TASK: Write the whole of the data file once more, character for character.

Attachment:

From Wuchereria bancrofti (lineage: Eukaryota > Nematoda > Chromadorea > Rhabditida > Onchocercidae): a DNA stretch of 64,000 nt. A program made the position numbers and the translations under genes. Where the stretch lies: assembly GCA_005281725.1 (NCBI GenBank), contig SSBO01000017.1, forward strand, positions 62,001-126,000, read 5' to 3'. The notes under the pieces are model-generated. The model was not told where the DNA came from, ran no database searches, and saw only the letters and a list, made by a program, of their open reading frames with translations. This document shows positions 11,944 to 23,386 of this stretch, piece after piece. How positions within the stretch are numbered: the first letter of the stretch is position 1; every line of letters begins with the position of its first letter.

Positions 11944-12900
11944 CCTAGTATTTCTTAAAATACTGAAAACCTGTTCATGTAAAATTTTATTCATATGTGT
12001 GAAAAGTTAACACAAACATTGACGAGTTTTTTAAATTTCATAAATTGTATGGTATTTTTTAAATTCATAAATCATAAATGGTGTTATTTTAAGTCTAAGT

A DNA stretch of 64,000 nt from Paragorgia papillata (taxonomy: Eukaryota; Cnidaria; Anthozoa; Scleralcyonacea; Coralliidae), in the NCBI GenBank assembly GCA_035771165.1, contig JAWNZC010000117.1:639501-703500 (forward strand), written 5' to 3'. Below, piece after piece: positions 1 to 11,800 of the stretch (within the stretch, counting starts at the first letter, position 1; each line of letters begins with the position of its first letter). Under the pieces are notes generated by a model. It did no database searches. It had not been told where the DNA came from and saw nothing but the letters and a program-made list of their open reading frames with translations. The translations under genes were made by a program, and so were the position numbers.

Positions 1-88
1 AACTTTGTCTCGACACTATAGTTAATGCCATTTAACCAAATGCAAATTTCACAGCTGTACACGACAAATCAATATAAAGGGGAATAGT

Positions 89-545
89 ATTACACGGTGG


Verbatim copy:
From Wuchereria bancrofti (lineage: Eukaryota > Nematoda > Chromadorea > Rhabditida > Onchocercidae): a DNA stretch of 64,000 nt. A program made the position numbers and the translations under genes. Where the stretch lies: assembly GCA_005281725.1 (NCBI GenBank), contig SSBO01000017.1, forward strand, positions 62,001-126,000, read 5' to 3'. The notes under the pieces are model-generated. The model was not told where the DNA came from, ran no database searches, and saw only the letters and a list, made by a program, of their open reading frames with translations. This document shows positions 11,944 to 23,386 of this stretch, piece after piece. How positions within the stretch are numbered: the first letter of the stretch is position 1; every line of letters begins with the position of its first letter.

Positions 11944-12900
11944 CCTAGTATTTCTTAAAATACTGAAAACCTGTTCATGTAAAATTTTATTCATATGTGT
12001 GAAAAGTTAACACAAACATTGACGAGTTTTTTAAATTTCATAAATTGTATGGTATTTTTTAAATTCATAAATCATAAATGGTGTTATTTTAAGTCTAAGT

A DNA stretch of 64,000 nt from Paragorgia papillata (taxonomy: Eukaryota; Cnidaria; Anthozoa; Scleralcyonacea; Coralliidae), in the NCBI GenBank assembly GCA_035771165.1, contig JAWNZC010000117.1:639501-703500 (forward strand), written 5' to 3'. Below, piece after piece: positions 1 to 11,800 of the stretch (within the stretch, counting starts at the first letter, position 1; each line of letters begins with the position of its first letter). Under the pieces are notes generated by a model. It did no database searches. It had not been told where the DNA came from and saw nothing but the letters and a program-made list of their open reading frames with translations. The translations under genes were made by a program, and so were the position numbers.

Positions 1-88
1 AACTTTGTCTCGACACTATAGTTAATGCCATTTAACCAAATGCAAATTTCACAGCTGTACACGACAAATCAATATAAAGGGGAATAGT

Positions 89-545
89 ATTACACGGTGG